Roy Fox (Maikiinima) is Chief of the Kainaiwa (Blood Tribe). He is a pioneer in First Nations self-management of their resources, and a former CEO of the Indian Resource Council.
I have spent more than 45 years advocating for my people, working to battle on-reserve poverty and focusing on generating resource revenues to provide the employment and education that my community has every right to obtain. I have been deeply involved in the process that allowed communities like mine to begin to take over the management and control of our oil and gas resources from Ottawa. I care greatly about the future of my people and their ability to access natural-resource revenues. I believe that the Canadian energy discussion could use some hard messages right about now.
So a false impression exists – that Alberta First Nations unanimously support Bill C-69, which the federal government says will change how pipeline projects are assessed, regulated and consulted upon. While I can’t explain where the communication broke down, I and the majority of Treaty 7 chiefs strongly oppose the bill for its likely devastating impact on our ability to support our community members, as it would make it virtually impossible for my nation to fully benefit from the development of our energy resources.
We are on record as very strongly opposing Bill C-69 in its current form. And we are greatly concerned that it spells reductions in earnings, profits and royalties from our lands.
While the Kainaiwa continue to fight against high unemployment, as well as the social destructiveness and health challenges such as addiction and other issues that often accompany poverty, my band’s royalties have recently been cut by more than half. Furthermore, all drilling has been cancelled because of high price differentials – the enormous gap between what we get on a barrel of oil in comparison to the benchmark price – which has limited employment opportunities on our lands. And while production on our lands recently doubled, royalties have been cut.
Sadly, that wasn’t the end of the story: Due to a lack of Canadian pipeline capacity and a landlocked distribution network, the differential now approaches 50 per cent, and we expect a significant royalty reduction is in our future. We estimate the differential-related cut will cost every family in my band $1,400 a year – an enormous hit for a community dealing with poverty.
Add in the catastrophic differential to the damage C-69 could cause, along with the punitive Bill C-48 that allows virtually anything but Alberta energy products to be shipped from the West Coast, and you can see why we feel a curtailment in future drilling programs is likely the next shoe to drop.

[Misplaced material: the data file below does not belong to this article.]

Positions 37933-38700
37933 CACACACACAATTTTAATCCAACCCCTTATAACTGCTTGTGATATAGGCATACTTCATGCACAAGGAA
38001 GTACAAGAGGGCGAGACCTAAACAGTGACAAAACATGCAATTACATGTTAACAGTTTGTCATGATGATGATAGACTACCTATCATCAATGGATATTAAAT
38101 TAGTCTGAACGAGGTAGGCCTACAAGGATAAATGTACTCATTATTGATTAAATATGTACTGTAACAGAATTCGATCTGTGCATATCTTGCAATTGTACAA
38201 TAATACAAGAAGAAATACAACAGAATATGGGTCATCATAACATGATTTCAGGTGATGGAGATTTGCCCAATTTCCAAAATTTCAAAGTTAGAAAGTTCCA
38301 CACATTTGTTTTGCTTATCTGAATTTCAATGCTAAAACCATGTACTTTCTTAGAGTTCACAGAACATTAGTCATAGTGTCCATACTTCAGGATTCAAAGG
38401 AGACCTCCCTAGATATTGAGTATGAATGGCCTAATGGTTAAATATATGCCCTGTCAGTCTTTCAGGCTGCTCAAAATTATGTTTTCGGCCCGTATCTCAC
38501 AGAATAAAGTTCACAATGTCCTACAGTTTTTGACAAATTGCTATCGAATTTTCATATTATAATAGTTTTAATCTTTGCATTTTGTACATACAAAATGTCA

Now consider that there are 26 oil-producing First Nations in Western Canada. An estimate, provided by Indian Oil and Gas Canada and verified by Indian Resource Canada, shows continued operation at the current differential will cost the families of producing nations several thousands of dollars a year. In that context, it’d be an understatement to say the policies proposed within Bills C-69 and C-48 are damaging our position by restricting access and reducing our ability to survive as a community.
I’m no proponent of roughshod, indiscriminate development that damages our collective environment, health and safety. But given all the consultation that’s mandated at the start-up of a project, why is it that when new federal policy is introduced that restricts a band’s access to resource development, it requires no consultation whatsoever? Restricting my community’s livelihood should warrant some level of discussion with us.
And in fact, this bill, rolling through Parliament without that consultation, lacks any screening for interveners, so everyone would have the right to intervene in a process about developments in our territory, no matter where they reside. This means that the new bill threatens to undermine our legacy as stewards of our territory for thousands of years.
Our federal policymakers should consider that, in some 70 years of experience in the oil and gas sector, my tribe has never seen any significant level of environmental failure, nor damage to the land, water, air, animals or people. Yet the clamour to line up “unanimous” First Nations support for these excessive measures has gone so far as to encourage non-Indigenous people to speak for Indigenous ones.
Until the federal government responds to our concerns in a meaningful way on these flawed proposals, the Kainaiwa/Blood Tribe, a member of the Blackfoot Confederacy, is opposed to these proposals. And for others, it should be considered as a cautionary tale.